Improving institutional responding and reporting (volume 7)

The Victorian Government is working to ensure that when child sexual abuse occurs, it is reported, and complaints are handled appropriately by both government and non-government institutions. The Victorian Government is committed to ensuring independent oversight of reporting and complaint handling by institutions.

Reporting child abuse

In 2020, Victoria completed its expansion of mandatory reporter groups in line with the Royal Commission’s recommendation. School counsellors and people in religious ministry are now mandatory reporters to Child Protection (Table 3).

In Victoria, people in religious ministry must now report to Child Protection if they form a reasonable belief a child has been physically or sexually abused. This reporting requirement applies even where the information that led to the belief was learned during confession.

Resources were developed to support these additional groups to understand their new reporting obligations, and information sessions were also held for people in religious ministry in early 2020.

Earlier this year, the Victorian Government also updated mandatory reporting modules and guidance for school and early childhood staff on the Protect website to ensure mandatory reporters understand their role and meet their obligations.

Table 3. Victorian mandatory reporters

Pre-Royal Commission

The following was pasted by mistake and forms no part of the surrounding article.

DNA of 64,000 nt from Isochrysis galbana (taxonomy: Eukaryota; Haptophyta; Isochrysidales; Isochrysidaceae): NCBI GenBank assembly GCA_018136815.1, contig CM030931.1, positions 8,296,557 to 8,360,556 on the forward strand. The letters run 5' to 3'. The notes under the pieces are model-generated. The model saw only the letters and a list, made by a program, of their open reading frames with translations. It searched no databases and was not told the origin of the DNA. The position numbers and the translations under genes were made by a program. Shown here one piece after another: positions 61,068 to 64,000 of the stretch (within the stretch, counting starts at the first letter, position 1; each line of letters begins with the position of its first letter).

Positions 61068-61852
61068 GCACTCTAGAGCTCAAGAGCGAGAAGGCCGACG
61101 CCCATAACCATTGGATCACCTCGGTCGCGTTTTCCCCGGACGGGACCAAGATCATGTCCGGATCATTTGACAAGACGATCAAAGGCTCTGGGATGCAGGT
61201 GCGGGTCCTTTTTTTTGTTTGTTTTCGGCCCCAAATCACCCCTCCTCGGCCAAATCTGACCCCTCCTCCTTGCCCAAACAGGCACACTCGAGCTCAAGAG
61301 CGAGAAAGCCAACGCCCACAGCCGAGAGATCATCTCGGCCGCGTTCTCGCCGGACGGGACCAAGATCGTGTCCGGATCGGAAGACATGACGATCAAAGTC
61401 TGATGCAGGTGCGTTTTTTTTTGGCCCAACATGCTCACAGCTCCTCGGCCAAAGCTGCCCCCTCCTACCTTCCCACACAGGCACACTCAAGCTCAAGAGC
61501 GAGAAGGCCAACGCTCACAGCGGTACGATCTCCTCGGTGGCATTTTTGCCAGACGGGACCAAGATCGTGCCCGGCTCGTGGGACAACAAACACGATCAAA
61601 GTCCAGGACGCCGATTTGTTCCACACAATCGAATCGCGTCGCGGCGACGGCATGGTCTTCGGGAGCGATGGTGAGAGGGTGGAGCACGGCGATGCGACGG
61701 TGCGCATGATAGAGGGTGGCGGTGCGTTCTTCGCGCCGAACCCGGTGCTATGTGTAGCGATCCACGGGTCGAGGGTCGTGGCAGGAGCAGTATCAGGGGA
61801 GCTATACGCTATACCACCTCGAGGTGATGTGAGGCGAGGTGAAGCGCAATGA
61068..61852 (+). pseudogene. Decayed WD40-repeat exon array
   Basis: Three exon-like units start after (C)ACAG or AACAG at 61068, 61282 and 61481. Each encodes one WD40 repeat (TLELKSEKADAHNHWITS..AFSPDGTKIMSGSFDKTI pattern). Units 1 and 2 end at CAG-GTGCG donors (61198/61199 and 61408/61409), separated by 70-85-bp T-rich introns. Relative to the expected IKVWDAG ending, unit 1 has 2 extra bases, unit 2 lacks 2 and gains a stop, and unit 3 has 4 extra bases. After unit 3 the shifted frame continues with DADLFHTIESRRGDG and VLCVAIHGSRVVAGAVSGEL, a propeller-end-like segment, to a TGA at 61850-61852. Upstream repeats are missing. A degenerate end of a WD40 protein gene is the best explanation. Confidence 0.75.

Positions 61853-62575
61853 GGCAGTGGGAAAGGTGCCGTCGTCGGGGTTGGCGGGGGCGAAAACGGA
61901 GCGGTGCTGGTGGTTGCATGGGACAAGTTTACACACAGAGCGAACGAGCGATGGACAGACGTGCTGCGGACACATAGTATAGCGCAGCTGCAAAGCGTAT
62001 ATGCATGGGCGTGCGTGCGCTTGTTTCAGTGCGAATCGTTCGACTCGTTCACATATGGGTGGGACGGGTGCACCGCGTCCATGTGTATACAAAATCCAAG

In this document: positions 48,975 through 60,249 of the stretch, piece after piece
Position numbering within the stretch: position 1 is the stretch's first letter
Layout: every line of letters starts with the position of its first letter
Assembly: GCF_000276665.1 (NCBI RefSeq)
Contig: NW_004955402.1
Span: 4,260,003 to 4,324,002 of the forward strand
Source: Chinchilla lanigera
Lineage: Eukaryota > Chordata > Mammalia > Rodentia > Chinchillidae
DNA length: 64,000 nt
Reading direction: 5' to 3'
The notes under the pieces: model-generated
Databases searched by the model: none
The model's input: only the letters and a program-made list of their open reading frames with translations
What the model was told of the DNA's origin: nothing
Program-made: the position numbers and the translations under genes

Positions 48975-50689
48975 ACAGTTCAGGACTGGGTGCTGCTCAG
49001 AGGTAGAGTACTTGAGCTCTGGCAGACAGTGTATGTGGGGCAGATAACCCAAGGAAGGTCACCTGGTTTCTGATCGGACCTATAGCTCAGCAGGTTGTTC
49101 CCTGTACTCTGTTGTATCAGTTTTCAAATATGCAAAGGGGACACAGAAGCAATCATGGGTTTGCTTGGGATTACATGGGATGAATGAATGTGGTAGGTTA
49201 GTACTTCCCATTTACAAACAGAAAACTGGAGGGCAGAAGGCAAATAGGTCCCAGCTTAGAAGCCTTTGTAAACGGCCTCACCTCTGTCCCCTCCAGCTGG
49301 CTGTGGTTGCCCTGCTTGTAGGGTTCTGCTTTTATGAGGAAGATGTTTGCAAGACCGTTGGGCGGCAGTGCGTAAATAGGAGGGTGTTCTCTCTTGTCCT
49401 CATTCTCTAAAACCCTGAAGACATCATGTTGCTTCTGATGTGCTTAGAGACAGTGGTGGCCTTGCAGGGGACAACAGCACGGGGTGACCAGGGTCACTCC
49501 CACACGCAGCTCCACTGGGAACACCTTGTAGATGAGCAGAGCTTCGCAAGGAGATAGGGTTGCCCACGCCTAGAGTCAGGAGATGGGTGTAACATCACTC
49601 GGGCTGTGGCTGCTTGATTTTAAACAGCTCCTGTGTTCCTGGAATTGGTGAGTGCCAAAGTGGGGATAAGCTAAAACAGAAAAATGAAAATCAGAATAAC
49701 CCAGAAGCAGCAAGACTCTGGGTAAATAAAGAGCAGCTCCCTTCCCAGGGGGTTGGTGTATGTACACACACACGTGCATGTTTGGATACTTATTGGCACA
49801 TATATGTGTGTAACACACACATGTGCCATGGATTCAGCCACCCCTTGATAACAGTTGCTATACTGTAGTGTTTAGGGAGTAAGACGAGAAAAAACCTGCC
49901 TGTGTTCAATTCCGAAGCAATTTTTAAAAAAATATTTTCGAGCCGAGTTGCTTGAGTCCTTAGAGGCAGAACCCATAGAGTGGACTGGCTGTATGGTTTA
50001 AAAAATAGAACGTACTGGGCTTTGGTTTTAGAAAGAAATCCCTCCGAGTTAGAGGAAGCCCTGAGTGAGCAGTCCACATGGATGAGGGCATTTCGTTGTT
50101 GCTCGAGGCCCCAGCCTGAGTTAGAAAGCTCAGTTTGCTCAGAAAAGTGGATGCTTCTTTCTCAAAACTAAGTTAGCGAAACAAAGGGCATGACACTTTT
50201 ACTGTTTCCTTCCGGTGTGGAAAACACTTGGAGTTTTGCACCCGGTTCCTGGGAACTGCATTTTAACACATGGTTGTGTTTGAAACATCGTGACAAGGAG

• police officers
  • registered medical practitioners
  • nurses, including midwives
  • registered teachers
  • school principals
From March 2019
  • care services workers
  • youth justice workers
  • early childhood workers
  • registered psychologists
From February 2020
  • school counsellors
  • people in religious ministry

Institutional reporting and complaint handling

Victoria’s Reportable Conduct Scheme closely aligns with the reportable conduct scheme recommended by the Royal Commission. It requires organisations that exercise close care, supervision or authority over children to respond to allegations of child-related misconduct made against their workers and volunteers. Victoria’s Reportable Conduct Scheme is overseen by the Commission for Children and Young People.

In March 2020, amendments were made to the Child Wellbeing and Safety Regulations 2017 requiring youth organisations that provide overnight camps for children as part of their main activities to comply with the Reportable Conduct Scheme.